New store design for Marco’s Pizza franchises combines modern look, significant savings on buildout

Milan design package has received great feedback from guests — but franchisees might be even more excited by the savings

A look at the new Milan store design package that Marco’s Pizza is now rolling out. This image shows an ordering counter that has a solid white countertop and white subway tiles on the side, and a black and white Marco’s logo. Pst the counter, you see shelves holding pizza boxes as well as the kitchen. To the left, you see the dining area, featuring chairs and tables that are a light-colored wood. Beyond the tables is a mural showing black and white photos of historic Marco’s Pizza locations as well as products. An oak-color wood floor ties the room together.

A look at the new Milan store design package that Marco’s Pizza is now rolling out.

Marco’s Pizza has begun rolling out a new store design inspired by the sleek, modern designs of Milan, Italy, and the early reviews have been outstanding. Customers describe the new look of the pizza franchises as fresh, current, and inviting. But the benefits are more than skin-deep. The Milan design is also value-engineered to create dramatic cost savings on the buildout of a store.

The view from the dining area provides a better look behind the counter, where metal prep tables are visible. Pictures near the entrance also show the essential ingredients for a great pizza: dough, sauce, cheese.

The view from the dining area.

Our goal was twofold — boost revenue by creating a comfortable space for guests, and help franchisees further boost their bottom line by reducing startup costs. Our goal is to reduce average startup costs by about $100,000 over the next couple of years. Here’s how:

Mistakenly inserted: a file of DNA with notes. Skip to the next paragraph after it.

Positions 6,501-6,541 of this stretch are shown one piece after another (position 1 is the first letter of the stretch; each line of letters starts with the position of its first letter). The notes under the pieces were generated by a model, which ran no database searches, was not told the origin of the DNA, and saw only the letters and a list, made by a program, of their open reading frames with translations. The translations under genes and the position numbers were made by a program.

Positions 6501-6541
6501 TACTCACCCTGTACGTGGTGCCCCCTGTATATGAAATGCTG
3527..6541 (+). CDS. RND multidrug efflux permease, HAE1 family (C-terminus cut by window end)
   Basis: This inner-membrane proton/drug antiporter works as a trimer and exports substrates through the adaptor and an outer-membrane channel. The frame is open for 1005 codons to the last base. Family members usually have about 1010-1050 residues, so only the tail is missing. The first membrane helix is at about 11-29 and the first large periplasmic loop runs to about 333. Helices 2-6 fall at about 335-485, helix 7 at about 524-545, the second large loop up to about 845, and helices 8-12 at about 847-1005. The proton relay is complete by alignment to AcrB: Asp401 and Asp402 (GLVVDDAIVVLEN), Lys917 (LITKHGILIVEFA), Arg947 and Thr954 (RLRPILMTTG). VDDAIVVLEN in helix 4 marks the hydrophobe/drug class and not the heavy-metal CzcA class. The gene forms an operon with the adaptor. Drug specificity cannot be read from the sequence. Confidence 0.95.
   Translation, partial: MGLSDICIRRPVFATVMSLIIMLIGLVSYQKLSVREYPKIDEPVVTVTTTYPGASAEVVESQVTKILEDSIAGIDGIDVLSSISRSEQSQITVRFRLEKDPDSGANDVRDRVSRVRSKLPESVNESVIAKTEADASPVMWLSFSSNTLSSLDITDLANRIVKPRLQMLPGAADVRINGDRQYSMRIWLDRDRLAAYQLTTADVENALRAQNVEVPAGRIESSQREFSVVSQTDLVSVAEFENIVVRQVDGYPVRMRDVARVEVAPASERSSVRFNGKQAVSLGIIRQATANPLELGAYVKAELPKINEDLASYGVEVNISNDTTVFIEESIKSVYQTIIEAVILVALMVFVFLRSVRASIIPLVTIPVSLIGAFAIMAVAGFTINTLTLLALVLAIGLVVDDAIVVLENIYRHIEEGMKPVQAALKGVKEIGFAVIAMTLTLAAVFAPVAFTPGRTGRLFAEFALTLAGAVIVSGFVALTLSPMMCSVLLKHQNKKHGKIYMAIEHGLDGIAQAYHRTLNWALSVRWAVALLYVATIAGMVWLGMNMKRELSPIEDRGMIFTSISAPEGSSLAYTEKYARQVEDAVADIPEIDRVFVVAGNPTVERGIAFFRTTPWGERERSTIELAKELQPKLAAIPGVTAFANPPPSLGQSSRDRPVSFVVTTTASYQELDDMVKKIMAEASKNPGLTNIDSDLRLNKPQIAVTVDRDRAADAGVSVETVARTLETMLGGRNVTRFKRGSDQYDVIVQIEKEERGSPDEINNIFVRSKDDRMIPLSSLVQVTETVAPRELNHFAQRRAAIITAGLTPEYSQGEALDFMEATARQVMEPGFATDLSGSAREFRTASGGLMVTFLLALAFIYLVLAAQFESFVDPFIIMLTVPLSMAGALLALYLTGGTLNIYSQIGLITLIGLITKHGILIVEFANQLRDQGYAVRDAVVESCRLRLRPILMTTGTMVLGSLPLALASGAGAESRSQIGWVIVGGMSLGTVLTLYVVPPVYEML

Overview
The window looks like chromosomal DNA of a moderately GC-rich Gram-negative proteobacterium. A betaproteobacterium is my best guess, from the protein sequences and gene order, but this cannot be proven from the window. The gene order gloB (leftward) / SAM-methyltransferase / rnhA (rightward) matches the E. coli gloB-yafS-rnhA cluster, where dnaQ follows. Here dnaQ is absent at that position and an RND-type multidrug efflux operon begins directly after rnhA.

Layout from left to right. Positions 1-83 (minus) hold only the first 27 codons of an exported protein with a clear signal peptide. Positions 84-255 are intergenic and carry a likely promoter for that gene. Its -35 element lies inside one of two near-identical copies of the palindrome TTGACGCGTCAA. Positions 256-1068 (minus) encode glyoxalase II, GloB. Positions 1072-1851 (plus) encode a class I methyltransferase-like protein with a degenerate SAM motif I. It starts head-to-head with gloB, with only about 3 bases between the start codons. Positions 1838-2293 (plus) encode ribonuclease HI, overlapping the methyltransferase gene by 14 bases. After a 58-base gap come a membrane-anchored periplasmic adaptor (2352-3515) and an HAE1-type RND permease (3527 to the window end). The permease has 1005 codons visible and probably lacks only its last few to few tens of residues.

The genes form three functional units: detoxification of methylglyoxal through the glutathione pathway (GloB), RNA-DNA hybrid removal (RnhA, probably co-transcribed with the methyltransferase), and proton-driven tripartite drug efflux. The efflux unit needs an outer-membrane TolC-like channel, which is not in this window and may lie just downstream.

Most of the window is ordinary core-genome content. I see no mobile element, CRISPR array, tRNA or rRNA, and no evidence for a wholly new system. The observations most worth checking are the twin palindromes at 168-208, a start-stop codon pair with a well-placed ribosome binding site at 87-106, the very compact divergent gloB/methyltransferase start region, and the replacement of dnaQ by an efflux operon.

Task force combines style with simplicity

Last year, Marco’s Pizza formed a task force to study all of the costs that go into opening new Marco’s Pizza franchises and look for potential cost savings. Our operations team, design team, and kitchen team looked at every dollar franchisees spend, and looked for opportunities to reduce those expenses without impacting guest experience, product quality, or efficiency.

A few examples of savings:

  • Reducing the amount (and variety) of tile. Simplifying the tilework saved costs on materials, but the more significant savings come from labor. Installing tile and doing all the mortar and grout work can be time-intensive. 
  • Ceiling options. Open ceilings have been popular for the past decade, but they’re no longer a point-of-difference that stands out to customers, and — counterintuitively — they can add a lot of expense, since all of the exposed ducting and plumbing needs to be made attractive through a lot of careful custom painting. Drop ceilings solve those challenges and save a lot of money. Franchisees still have the option for exposed ceilings, but depending on the location, this could be a great place to reduce their costs.
  • Vendor negotiations. Re-evaluating everything that goes into stores also provided a great opportunity to negotiate prices with vendors. We are continuously searching for quality materials at the lowest possible cost.
  • Store size. We also expect to reduce the average square footage for new build-outs. This will vary somewhat by market, because some cities have a higher percentage of dine-in customers. Overall, we’re looking for 1,400- to 1,600-square foot spaces going forward. 

Learn more

To learn more about the startup costs and financial performance of Marco’s locations, fill out the form below to download our Free Franchise Information Report. The report includes key data from our most recent Franchise Disclosure Document. We’ll be in touch to answer your questions.